The Open Letter to Prime Minister Bill English, calling for an independent inquiry to deal with abuse of children under state care, has been steadfastly downplayed by the government. ‘E Kore Ano, Never Again!’ is the rallying call from the Human Rights Commission and its supporters. ‘Nah’ came the reply. Elizabeth Stanley tackles the government’s reasons for refusal.
We’ve dealt with claims
The Ministry of Social Development (MSD) has provided compensation and individual apologies, and the Confidential Listening and Assistance Service (CLAS) has heard victims. Our media have told several stories about sexual assaults, brutalities, the use of electro-shock.
But hundreds of victims remain unheard. It could be thousands. We still don’t know.
CLAS had limited reach and operated out of public view. Many victims do not trust the MSD (the institution accountable for their victimisation) with their traumatic stories. In previous years, the Ministry operated with a culture of disbelief. And, the situation isn’t helped by having the ‘offender’ as the adjudicator of victim compensation.
We have no sense of the generational nature and impact of abusive state care. We have little idea of how whole groups of children—including Māori and those with disabilities—became targets for removals.
We don’t really understand how our institutional structures, policies and practices ensured that abuse was hidden away yet undertaken in such plain sight. And we have not yet grasped the impact that this has all had on New Zealand life, over generations. We have dealt with it, but in ways that have often silenced victims and deepened their victimisation.
It will cost
There will be a short-term financial cost to an Inquiry. However, potential benefits are immense. Respectful public inquiries can have monumental impacts on victims, their families and communities.
We often take the view that these inquiries provide ‘closure’. However, they also allow new openings. For victims, giving testimonies can be a transformative process.
Victims report feeling less angry with the world. Tensions, built over decades, begin to dissipate. Mental health difficulties ease. Covering over pain with substance abuse doesn’t seem as necessary. In understanding their own victimisation, offenders profess to being more open to change. Victims consider trusting state institutions, to help them rather than hurt them. And, with new knowledge, state institutions are in a better position to assist.
There are major personal, societal and financial benefits that outweigh any short-term costs. Even changing the world of one offender, whose imprisonment trajectory would cost us $100,000 year, might save us $2m plus over a lifetime.
It will take too long
There have been some recent inquiries that have been overly complex, legalistic and grindingly slow. We can learn from them. And, incorporate tips from successful others, including the Australian Royal Commission into Institutional Responses to Child Sexual Abuse and the Historical Institutional Abuse Inquiry in Northern Ireland.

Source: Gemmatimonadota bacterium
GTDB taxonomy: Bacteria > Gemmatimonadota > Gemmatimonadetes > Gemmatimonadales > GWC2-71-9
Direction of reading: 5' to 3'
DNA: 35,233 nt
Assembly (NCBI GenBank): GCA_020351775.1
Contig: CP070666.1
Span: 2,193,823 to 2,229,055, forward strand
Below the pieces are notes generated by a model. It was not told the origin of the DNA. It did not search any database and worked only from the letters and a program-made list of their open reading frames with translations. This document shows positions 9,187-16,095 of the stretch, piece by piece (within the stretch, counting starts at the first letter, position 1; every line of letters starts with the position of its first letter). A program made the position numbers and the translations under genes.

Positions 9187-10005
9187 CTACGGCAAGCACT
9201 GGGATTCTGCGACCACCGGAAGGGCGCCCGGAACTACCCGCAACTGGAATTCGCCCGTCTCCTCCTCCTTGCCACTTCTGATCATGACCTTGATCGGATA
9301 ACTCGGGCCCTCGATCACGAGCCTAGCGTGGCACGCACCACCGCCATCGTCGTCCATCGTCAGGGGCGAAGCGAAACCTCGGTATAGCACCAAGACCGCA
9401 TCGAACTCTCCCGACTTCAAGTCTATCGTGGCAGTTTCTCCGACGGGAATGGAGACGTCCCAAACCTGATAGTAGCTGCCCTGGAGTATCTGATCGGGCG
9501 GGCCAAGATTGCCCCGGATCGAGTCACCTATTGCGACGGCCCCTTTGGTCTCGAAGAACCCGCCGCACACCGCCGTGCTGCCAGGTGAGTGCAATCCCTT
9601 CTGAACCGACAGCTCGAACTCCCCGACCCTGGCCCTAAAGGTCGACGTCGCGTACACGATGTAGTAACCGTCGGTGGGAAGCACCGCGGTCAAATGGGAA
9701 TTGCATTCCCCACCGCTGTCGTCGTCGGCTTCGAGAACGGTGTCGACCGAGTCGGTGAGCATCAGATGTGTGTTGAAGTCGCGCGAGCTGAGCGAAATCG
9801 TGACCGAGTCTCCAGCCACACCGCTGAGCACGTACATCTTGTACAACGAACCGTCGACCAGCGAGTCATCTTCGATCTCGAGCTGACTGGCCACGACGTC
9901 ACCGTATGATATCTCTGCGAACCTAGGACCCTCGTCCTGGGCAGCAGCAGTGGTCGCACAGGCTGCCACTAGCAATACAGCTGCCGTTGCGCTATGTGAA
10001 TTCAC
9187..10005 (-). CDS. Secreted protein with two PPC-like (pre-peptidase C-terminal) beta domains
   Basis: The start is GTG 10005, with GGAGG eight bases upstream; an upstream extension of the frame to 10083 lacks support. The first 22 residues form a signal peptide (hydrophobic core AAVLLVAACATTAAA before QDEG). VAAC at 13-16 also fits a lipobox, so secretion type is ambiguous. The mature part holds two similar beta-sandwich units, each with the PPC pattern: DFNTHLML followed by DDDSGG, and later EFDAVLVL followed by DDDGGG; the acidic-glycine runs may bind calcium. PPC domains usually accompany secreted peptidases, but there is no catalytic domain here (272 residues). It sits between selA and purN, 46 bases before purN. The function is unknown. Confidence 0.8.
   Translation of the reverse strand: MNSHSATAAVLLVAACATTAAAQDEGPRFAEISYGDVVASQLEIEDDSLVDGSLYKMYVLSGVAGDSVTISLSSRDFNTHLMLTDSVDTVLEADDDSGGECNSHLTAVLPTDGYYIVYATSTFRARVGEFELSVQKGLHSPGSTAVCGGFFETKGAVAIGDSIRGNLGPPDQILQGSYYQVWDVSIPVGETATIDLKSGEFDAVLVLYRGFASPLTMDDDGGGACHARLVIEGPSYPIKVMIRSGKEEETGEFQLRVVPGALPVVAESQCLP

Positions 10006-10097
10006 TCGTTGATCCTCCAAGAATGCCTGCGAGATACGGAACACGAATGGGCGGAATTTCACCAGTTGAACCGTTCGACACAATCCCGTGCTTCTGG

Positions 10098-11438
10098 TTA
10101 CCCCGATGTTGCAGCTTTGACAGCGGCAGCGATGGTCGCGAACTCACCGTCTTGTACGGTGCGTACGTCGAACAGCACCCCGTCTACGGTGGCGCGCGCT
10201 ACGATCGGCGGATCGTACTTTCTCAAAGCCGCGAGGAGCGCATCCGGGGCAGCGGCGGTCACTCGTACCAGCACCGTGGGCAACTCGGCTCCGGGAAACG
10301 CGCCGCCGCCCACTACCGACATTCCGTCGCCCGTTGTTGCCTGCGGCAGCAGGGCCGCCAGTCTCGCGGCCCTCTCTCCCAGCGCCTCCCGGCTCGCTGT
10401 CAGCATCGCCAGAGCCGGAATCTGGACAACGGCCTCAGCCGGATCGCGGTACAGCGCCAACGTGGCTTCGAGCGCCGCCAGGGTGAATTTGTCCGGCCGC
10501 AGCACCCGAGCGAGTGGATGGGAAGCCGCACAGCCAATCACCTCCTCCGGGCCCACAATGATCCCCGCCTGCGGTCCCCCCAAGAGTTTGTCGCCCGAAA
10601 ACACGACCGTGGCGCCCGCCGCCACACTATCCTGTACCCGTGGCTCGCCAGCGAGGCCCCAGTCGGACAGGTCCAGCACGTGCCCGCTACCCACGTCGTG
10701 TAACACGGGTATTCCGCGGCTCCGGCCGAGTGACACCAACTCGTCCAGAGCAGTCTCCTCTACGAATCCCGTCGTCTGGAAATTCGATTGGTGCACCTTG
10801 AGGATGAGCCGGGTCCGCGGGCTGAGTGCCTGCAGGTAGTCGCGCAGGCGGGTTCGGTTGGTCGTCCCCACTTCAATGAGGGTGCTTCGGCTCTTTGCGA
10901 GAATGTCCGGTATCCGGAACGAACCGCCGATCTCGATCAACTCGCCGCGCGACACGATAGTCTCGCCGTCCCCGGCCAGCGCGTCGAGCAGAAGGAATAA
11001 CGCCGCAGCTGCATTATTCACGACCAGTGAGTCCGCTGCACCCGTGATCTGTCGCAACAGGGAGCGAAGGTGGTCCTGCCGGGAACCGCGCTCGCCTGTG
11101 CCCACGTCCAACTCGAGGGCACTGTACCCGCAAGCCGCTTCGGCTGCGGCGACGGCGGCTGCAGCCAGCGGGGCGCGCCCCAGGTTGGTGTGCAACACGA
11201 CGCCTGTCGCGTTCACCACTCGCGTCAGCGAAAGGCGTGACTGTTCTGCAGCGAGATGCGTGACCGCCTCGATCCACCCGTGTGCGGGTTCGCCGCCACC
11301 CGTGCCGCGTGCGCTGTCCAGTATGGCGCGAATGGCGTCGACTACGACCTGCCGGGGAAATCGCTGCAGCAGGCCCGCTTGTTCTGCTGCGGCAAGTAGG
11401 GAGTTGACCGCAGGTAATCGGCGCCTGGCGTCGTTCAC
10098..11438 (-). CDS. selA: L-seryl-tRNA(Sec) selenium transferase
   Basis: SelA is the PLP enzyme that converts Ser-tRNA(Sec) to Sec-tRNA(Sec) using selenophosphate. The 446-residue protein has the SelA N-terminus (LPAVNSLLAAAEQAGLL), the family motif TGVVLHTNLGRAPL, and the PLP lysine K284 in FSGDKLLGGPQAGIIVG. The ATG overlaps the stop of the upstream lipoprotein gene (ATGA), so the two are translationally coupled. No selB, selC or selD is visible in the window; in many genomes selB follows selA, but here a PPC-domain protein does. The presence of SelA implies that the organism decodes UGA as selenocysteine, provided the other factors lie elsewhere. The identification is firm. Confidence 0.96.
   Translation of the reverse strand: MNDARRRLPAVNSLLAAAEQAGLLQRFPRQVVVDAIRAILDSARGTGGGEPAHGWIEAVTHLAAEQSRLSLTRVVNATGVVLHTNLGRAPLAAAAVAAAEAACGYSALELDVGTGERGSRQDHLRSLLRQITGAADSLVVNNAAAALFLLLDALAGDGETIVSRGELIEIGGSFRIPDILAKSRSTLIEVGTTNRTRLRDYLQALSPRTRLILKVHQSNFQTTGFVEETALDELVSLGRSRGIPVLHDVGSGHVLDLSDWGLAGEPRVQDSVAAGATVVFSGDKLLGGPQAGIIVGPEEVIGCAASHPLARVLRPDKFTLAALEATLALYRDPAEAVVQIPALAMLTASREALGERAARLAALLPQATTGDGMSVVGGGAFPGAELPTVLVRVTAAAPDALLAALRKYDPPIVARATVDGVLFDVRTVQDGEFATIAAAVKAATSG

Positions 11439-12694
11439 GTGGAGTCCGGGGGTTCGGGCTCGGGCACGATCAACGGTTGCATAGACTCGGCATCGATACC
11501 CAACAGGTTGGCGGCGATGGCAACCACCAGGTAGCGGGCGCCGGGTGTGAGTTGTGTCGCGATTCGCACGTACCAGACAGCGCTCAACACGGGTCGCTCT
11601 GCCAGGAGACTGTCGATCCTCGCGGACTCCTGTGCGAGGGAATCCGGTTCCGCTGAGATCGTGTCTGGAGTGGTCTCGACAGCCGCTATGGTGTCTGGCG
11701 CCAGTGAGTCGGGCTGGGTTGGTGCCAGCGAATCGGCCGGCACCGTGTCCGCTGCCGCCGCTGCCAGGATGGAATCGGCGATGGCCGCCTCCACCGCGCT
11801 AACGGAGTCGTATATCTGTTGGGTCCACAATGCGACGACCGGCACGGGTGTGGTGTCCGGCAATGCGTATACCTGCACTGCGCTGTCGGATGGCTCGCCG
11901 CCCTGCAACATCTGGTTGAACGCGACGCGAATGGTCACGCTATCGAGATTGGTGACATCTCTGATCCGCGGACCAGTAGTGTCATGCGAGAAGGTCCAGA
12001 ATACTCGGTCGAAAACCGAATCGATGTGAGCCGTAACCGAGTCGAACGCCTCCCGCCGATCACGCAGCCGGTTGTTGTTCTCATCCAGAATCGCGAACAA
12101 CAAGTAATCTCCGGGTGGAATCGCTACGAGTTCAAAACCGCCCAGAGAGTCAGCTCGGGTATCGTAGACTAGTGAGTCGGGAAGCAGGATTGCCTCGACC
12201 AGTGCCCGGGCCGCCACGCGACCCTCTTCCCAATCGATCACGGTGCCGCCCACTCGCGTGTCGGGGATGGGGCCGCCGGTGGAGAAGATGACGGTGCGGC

We do not need to start from scratch. While keeping the opportunity for victims to give new or renewed testimony, we might also—with consent—use past contributions to the MSD or CLAS, or other agencies. We have research from academics and policy-makers to draw from. We can be strategic in taking testimonies from those who work, or have worked, in our welfare, health, education and justice sectors.
And, besides, the other option is to just make victims wait even longer. They are not going away.
Victims don’t need a public apology
Victims continually argue otherwise. They think that individual apologies ensure that the government never really engages in ‘moral repair’ for offences—there is no public accountability, only a sense of impunity.
We often expect offenders to demonstrate public remorse and shame. We want them to admit guilt, and we punish more harshly when they don’t. Why should it be any different when the state is the ‘offender’?
Victims cannot understand why an apology is so difficult. Are they so devalued that an apology doesn’t matter? And what of all those who have died, or cannot make claims, on account of their state treatment – are they not worthy?
We are focused on preventing future abuse
No child should ever go through what these victims went through.
Yet, in just looking forward, we repeat mistakes. The use of secure cupboards for autistic young children in schools. The Oranga Tamariki Bill that removes the state obligation to place removed Māori children within their whānau, hapu or iwi.
These things would not occur if we really understood past abuse in state care. We would, instead, know that such treatments cause long-term depression, Post-Traumatic Stress Disorder, socio-cultural isolation and self-hate. We would also know more about how we might structure our institutions and policies to find different solutions to difficult education, health, welfare or justice situations.
At this point, it is a moral and fiscal failure to avoid action. You can sign the open letter here: E Kore Ano, Never Again
Elizabeth Stanley is a Reader in Criminology at Victoria University of Wellington, the author of ‘The Road to Hell‘ and a signatory to the HRC’s Open Letter. This piece was first published in The Dominion Post, 22 February 2017.Share This: